Scientists have trained a computer to analyze the brain activity of someone listening to music and based on these neural patterns alone, to plays the song.
The research, which published last Tuesday, produced a recognizable version of the Pink Floyd song (from 1979), “Another Brick in the Wall (Part 1)”.
To collect the data for the study, the researchers recorded the brains of 29 epilepsy patients at Albany Medical Center in New York state from 2009 to 2015. As part of their epilepsy treatment, the patients had a net of "claw" electrodes implanted in their brains.
This created a rare opportunity for neuroscientists to record their brain activity while listening to music. The team chose the Pink Floyd song in part because the older patients liked it. "If they said, 'I can't listen to this rubbish,' then the data would be terrible," said Dr. Schalk. In addition, the song features 41 seconds of lyrics and two and a half minutes of looping instrumentals, a combination that was useful in showing how the brain processes words as well as melody.
Robert Knight, a neuroscientist at University of California (Berkeley), and the team leader, asked one of his postdocs, Ludovic Bellier, to try to use the dataset to reconstruct the music. The lab had already done similar work reconstructing words.
Analyzing the data from each patient, Dr. Bellier identified which parts of the brain lit up during the song and what frequencies those areas responded to. Just as the resolution of an image depends on its number of pixels, the quality of an audio recording depends on the number of frequencies it can represent.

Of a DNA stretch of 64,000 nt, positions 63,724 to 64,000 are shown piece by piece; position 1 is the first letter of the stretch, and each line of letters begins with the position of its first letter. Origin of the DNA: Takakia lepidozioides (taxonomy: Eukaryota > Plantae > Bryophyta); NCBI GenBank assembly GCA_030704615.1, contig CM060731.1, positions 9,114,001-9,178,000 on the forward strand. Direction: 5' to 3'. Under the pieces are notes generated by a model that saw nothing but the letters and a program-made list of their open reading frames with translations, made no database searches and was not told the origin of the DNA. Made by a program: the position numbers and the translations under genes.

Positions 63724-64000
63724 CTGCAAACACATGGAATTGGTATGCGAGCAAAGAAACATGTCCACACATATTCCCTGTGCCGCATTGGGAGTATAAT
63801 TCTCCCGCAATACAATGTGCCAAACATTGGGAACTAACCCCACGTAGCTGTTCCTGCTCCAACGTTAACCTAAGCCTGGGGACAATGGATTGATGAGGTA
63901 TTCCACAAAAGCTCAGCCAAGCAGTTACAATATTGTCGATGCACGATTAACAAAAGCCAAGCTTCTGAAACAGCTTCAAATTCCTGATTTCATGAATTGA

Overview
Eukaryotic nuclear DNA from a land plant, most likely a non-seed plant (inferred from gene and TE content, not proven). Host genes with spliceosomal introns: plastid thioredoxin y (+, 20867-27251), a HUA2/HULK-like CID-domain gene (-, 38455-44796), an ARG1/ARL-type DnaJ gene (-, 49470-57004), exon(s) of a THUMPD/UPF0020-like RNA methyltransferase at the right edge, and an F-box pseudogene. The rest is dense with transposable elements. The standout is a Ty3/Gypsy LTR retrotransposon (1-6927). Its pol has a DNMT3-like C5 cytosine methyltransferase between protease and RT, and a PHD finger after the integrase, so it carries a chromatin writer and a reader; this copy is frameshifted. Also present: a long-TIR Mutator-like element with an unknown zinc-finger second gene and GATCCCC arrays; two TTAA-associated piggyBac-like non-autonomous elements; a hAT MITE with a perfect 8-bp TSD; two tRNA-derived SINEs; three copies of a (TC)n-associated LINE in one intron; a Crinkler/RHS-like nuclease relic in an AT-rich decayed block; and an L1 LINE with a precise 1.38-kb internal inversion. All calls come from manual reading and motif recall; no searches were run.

To reconstruct “Another Brick in the Wall”, the researchers used 128 frequency bands. This meant training 128 computer models centered around the song. The researchers then tested the effect on four individual brains through the model. The resulting results were all recognizable and related to the Pink Floyd song, albeit with notable differences. The placement of electrodes from patient to patient likely explains the variations, the researchers said, but personal characteristics, such as whether a person was a musician, also matter.
Note that this particular approach was limited: the scientists could only see brain activity where doctors had placed electrodes to look for seizures.
The researchers also discovered a spot in the temporal lobe of the brain that reacted when volunteers heard the song's 16 guitar notes. So they suggested that this particular region might be involved in our perception of rhythm.
The above findings offer a first step towards creating more expressive devices to assist people who cannot speak. In recent years, scientists have made major breakthroughs in extracting words from electrical signals produced by the brains of people with muscular paralysis when they try to speak.